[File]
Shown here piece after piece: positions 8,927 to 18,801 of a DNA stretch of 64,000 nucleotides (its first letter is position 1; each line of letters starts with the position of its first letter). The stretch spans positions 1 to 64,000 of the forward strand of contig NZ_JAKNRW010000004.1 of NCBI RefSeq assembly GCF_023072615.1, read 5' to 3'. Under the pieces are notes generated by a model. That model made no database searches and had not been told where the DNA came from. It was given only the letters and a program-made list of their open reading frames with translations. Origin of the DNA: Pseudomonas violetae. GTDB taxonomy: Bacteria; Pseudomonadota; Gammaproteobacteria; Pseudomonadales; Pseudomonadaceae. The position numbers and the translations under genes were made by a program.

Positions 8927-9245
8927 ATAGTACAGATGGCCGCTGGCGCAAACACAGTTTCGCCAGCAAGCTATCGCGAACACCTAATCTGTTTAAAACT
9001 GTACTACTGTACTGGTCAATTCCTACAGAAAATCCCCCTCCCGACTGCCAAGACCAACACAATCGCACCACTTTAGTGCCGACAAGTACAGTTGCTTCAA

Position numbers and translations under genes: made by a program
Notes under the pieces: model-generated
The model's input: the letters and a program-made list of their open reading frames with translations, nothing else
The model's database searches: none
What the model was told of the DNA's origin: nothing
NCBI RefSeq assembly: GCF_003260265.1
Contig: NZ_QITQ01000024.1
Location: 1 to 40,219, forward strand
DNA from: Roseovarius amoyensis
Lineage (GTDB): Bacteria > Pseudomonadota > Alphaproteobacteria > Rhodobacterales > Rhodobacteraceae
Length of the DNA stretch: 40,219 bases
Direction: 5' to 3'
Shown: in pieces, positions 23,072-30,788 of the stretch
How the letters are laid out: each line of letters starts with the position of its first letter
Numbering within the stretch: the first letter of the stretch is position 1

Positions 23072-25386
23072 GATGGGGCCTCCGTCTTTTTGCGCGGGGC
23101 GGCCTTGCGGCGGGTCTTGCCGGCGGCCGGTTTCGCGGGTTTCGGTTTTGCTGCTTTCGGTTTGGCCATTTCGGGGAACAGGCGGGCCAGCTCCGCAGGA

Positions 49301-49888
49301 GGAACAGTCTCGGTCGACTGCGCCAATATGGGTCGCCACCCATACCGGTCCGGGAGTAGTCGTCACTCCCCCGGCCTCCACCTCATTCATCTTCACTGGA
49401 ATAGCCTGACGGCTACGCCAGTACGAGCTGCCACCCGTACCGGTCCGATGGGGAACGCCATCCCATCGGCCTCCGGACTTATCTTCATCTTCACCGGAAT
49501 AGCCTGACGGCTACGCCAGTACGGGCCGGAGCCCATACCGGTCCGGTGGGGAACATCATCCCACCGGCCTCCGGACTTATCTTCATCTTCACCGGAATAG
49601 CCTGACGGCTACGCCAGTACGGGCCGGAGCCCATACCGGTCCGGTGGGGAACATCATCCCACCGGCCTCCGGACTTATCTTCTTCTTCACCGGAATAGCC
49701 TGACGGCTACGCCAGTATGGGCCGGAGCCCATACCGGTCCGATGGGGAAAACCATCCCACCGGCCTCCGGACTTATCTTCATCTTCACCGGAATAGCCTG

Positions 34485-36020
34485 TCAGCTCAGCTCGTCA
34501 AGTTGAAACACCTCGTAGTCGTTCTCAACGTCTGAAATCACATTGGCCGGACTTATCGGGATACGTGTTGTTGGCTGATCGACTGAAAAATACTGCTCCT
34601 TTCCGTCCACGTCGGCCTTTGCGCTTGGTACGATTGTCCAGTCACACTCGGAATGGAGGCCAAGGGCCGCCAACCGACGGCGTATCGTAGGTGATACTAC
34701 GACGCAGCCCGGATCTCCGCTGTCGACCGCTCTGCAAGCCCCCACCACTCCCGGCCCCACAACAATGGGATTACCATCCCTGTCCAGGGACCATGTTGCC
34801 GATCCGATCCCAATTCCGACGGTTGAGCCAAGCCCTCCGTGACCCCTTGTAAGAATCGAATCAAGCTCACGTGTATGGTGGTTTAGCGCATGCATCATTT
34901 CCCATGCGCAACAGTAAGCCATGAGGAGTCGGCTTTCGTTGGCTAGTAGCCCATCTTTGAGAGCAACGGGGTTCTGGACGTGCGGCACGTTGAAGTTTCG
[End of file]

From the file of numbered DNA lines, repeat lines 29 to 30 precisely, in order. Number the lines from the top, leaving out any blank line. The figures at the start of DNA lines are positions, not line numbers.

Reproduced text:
Positions 34485-36020
34485 TCAGCTCAGCTCGTCA